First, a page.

Today might not be as long as yesterday, but I'd drink that coffee just in case.
Illustration: Lazaro Gamio/Axios
There’s no doubt yesterday’s earnings report was bad for Facebook. Not only did the company miss expectations, but it said it expects growth to slow for the next couple of quarters. The question is whether this is a turning point or just a bump in the road for the social giant.
Here's the case for each scenario, as laid out by tech editor Scott Rosenberg and the Axios tech team.
1. This is a big turning point for Facebook:
2. This is just a bump in Facebook's road:
The bottom line: Facebook has managed to leap over hurdle after hurdle and come out a bigger, stronger and more profitable company. (Remember when it missed mobile?) On the other hand, every great market run comes to an end eventually.
Photo: Andrej Sokolow/picture alliance via Getty Images
Qualcomm offered a lot for investors to digest Wednesday.
What's happening, per its announcement:
The bottom line: NXP may be off the table, but Qualcomm still has a lot on its plate.
President Trump's recent fiery tweet to Iran brings back to the forefront two big dangers of conducting diplomacy over Twitter.
Our thought bubble: Trump is unlikely to give up his phone or Twitter, but the use of both presents very real security risks.
As much publicity as there is over how much tech CEOs make, the fact is many are taking home far more than even the giant numbers reported after companies file their annual proxies. That's because their total compensation includes gains or losses when they sell the stock they get via options or stock grants.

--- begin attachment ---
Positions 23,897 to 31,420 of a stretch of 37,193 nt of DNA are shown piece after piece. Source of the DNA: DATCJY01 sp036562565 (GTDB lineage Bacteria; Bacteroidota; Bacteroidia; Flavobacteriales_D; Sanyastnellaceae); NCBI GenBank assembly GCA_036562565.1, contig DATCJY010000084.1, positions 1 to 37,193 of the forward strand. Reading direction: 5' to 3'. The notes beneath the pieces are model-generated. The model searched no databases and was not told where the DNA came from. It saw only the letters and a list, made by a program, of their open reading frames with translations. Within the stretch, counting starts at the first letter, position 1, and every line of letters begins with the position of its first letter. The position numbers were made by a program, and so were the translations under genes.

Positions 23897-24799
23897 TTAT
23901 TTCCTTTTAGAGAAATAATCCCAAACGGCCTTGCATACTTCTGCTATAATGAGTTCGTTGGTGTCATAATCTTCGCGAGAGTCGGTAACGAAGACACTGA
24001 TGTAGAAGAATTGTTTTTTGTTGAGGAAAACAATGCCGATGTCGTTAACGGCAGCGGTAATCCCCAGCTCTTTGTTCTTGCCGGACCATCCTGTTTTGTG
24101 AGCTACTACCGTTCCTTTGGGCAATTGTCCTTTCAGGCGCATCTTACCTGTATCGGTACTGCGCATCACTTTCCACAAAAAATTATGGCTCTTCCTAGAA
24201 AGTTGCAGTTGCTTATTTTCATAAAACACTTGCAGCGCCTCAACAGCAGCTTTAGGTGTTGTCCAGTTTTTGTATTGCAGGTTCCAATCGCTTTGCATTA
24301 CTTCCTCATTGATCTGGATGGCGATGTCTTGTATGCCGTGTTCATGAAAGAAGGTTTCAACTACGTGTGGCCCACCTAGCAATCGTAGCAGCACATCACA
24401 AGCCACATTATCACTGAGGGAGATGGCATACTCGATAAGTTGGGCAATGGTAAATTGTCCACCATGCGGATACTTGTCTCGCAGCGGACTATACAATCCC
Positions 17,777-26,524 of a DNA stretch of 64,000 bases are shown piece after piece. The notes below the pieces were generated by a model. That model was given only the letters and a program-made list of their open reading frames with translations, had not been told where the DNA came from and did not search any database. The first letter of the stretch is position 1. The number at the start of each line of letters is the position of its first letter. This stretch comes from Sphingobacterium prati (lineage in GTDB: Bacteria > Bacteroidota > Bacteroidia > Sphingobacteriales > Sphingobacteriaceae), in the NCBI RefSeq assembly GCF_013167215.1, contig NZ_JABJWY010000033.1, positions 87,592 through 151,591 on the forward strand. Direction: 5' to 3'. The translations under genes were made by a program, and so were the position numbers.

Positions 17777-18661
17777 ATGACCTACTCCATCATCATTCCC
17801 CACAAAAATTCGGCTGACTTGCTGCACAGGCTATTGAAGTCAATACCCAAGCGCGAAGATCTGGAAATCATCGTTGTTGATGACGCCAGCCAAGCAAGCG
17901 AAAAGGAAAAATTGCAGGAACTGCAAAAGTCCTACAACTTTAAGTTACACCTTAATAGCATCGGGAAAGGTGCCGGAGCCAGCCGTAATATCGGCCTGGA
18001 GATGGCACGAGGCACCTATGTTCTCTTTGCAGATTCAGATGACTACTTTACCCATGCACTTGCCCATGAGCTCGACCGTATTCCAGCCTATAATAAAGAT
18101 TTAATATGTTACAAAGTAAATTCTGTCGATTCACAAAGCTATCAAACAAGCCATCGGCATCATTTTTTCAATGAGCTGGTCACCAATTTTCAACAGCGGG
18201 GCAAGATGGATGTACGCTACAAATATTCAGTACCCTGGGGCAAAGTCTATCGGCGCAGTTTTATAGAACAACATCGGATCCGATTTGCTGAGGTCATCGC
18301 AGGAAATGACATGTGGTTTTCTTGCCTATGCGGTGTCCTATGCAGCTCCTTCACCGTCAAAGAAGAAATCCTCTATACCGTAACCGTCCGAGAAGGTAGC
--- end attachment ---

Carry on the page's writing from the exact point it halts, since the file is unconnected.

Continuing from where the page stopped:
The details: My Axios colleague Bob Herman looked at CEO pay in 2017 calculated on actual realized gains (ARG) of CEOs' stock options and awards — shares that were actually exercised and taxed — versus the estimated fair value (EFV) of their stock, the figure most prominently featured in summary compensation tables of SEC filings.
By the numbers:
Portland, a city known for investing in public transit and promoting alternatives to cars, has granted permits to scooter-sharing startups Skip and Bird as part of a 4-month pilot program, Axios' Kia Kokalitcheva reports.
Why it matters: This could be a great test of whether a huge cash pile proves as much an advantage in the scooter wars as it did for Uber in the ride-hailing race. In this case, Bird is the wealthy competitor.
Caveat: After the initial 200 scooters per firm deploy in the first week of Portland's pilot, Bird is allowed up to 680 while Skip only gets up to 450. This may skew the companies' performances and their popularity.
What’s next: San Francisco, which ordered all scooters off the streets in June while it reviews permit applications for its own pilot program, recently said it plans to issue its decision in August. Unlike Portland, San Francisco saw a number of scooter companies rush to roll them out onto the streets before the city could enact regulations.
Check out the lengths to which these crooks had to go to exit the scene of their crime.